Murphy set a precedent that has held up time and time again, establishing that PASPA preempted state bans on sports betting and that states could not enforce their prohibitions against sports betting.[6] The federal government has even gone so far as to provide guidelines for states that decided to allow for sports betting. According to the Department of Justice, states should only offer legal wagering on sporting events that receive a significant amount of attention from gamblers. The criteria is quite simple: the more people wagering on an event, the more likely it is to be considered a “sport.”[7]

Although Murphy established the precedent that led to the legalization of sports betting, it was actually PASPA’s “Anti-Gambling” provision that played a major role in its passage. That provision made it illegal for a state or its subdivisions to criminalize, restrict, or otherwise treat as unlawful any type of gambling. Thus, while it was once considered a mortal sin, tossing a few darts or pulling a slot machine’s handle were no longer crimes in Illinois. However, the state’s love for the activity remained, so it passed a law allowing for the creation of “racinos”—venues where individuals could legally gamble. Several other states have also adopted similar legislation, and today, more than half of the country allows for some type of legal gambling, with most states having some type of “racino” venue.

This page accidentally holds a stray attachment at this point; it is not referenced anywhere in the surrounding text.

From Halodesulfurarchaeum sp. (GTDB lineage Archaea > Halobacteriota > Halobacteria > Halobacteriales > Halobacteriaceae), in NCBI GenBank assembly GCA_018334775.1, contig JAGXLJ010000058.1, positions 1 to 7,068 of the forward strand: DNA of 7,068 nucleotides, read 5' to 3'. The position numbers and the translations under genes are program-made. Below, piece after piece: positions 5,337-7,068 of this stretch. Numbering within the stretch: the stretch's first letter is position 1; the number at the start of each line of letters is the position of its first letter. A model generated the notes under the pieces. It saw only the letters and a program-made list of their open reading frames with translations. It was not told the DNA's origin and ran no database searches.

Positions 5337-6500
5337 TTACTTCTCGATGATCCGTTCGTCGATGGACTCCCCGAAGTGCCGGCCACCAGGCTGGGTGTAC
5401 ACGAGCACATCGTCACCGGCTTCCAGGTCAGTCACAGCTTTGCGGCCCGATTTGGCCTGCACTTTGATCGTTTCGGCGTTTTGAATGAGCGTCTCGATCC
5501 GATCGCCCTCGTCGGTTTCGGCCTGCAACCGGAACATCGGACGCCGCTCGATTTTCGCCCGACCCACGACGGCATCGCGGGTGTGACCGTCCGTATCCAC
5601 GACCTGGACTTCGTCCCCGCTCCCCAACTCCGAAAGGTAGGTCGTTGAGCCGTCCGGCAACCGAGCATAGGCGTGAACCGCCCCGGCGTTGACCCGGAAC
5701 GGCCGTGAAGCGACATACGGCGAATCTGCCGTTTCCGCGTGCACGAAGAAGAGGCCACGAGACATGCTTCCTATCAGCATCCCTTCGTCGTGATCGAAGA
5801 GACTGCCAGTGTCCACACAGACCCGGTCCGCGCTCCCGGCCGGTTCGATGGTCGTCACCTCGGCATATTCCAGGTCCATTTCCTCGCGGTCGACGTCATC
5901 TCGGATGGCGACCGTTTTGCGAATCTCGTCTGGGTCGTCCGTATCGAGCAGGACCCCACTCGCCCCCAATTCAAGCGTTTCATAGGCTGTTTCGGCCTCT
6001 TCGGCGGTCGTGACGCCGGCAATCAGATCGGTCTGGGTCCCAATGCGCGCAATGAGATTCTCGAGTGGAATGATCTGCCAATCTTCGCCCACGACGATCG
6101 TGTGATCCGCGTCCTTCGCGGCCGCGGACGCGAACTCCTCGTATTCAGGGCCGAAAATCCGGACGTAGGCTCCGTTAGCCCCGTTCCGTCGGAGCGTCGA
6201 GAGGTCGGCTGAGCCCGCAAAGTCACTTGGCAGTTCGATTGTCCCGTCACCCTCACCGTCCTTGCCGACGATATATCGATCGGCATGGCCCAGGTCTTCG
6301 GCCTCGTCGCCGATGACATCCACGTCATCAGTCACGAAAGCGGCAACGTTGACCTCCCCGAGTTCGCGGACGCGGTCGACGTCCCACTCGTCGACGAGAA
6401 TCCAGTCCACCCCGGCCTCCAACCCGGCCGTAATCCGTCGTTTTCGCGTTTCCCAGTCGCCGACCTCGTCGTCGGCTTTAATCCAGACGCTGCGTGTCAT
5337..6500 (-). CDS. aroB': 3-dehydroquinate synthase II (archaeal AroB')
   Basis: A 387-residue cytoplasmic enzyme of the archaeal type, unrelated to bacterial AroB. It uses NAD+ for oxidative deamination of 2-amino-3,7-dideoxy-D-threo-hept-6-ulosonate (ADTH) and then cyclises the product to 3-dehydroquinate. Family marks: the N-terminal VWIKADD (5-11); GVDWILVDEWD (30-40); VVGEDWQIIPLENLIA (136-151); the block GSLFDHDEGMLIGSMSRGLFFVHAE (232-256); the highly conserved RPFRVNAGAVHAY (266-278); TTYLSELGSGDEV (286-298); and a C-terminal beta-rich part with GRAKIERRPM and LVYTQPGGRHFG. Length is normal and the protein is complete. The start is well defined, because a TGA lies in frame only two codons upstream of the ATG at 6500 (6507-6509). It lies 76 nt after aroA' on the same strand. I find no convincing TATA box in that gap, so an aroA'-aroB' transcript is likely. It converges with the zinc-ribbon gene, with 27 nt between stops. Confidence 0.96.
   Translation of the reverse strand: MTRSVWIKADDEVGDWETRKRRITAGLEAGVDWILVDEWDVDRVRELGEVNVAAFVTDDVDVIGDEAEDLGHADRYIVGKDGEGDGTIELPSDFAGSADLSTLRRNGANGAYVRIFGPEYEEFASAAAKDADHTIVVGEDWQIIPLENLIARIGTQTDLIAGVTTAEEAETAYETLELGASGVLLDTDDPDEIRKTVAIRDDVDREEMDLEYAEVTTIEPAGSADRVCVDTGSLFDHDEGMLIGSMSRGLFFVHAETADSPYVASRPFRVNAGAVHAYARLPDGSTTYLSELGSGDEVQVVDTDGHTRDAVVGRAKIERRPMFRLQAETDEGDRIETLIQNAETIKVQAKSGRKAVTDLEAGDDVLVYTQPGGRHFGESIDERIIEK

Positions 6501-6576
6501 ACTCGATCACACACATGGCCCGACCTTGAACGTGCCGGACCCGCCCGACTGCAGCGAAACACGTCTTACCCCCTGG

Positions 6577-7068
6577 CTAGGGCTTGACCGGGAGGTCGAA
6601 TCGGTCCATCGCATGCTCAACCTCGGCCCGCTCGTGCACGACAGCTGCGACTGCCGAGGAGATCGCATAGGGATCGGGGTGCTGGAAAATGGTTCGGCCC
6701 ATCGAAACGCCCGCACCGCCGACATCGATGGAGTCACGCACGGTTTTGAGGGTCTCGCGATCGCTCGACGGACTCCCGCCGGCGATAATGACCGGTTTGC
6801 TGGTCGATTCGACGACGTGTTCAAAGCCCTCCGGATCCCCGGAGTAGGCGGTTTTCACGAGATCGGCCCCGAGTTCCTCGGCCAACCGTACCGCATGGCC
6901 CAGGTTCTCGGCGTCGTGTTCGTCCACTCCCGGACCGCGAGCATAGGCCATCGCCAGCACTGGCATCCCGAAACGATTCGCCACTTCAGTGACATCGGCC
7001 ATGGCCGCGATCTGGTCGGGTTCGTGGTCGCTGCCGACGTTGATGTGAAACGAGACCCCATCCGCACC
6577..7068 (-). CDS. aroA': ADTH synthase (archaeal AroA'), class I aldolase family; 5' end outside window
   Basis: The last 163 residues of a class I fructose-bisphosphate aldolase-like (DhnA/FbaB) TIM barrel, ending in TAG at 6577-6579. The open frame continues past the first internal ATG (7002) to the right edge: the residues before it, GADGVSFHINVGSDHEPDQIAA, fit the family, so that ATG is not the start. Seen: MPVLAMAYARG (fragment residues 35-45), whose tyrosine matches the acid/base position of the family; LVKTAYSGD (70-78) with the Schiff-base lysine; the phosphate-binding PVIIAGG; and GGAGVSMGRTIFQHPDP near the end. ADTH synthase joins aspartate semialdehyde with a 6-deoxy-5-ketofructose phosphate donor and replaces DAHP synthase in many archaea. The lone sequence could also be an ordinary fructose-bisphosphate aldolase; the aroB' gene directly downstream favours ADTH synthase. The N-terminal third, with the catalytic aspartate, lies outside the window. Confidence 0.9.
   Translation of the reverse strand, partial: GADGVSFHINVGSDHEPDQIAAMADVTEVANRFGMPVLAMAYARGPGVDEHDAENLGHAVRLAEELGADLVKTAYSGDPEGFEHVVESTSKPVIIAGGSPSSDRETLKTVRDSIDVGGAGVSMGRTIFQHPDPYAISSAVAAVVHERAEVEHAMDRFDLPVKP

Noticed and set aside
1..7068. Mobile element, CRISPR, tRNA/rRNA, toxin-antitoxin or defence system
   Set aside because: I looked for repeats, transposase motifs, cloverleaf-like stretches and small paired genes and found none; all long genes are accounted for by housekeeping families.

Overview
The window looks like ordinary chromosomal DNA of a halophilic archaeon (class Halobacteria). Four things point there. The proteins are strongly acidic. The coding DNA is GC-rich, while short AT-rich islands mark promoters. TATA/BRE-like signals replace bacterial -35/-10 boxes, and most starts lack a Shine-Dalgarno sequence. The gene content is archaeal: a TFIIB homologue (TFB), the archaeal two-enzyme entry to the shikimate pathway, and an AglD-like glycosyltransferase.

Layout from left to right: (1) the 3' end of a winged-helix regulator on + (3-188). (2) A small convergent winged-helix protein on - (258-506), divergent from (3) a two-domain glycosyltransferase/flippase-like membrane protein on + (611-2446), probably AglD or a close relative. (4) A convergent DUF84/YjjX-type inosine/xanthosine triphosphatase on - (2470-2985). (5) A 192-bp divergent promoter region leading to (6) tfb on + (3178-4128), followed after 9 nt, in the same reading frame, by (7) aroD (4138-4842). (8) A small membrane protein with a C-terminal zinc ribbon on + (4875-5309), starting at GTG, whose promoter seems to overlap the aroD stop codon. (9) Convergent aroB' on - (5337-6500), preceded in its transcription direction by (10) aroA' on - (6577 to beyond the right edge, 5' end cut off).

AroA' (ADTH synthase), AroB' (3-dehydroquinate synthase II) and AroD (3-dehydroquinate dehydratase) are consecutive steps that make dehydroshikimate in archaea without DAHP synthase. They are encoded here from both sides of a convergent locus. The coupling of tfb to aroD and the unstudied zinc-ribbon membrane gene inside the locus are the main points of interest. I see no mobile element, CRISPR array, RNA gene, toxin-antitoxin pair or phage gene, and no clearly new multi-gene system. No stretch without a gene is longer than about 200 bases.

A Rising Tide Of Support

In recent years, interest in legalized sports betting has grown significantly. Today, 70% of Americans support some type of sports gambling, and a whopping 90% of Republicans favor it.[8] It would be a major blow to the sports world if legalized sports betting were to be banned. After all, it’s a practice that many people enjoy and that many consider to be an essential part of the game. And, in an odd twist, a large percentage of those people believe that PASPA should be voided, effectively removing the law that prohibits states from legalizing sports betting.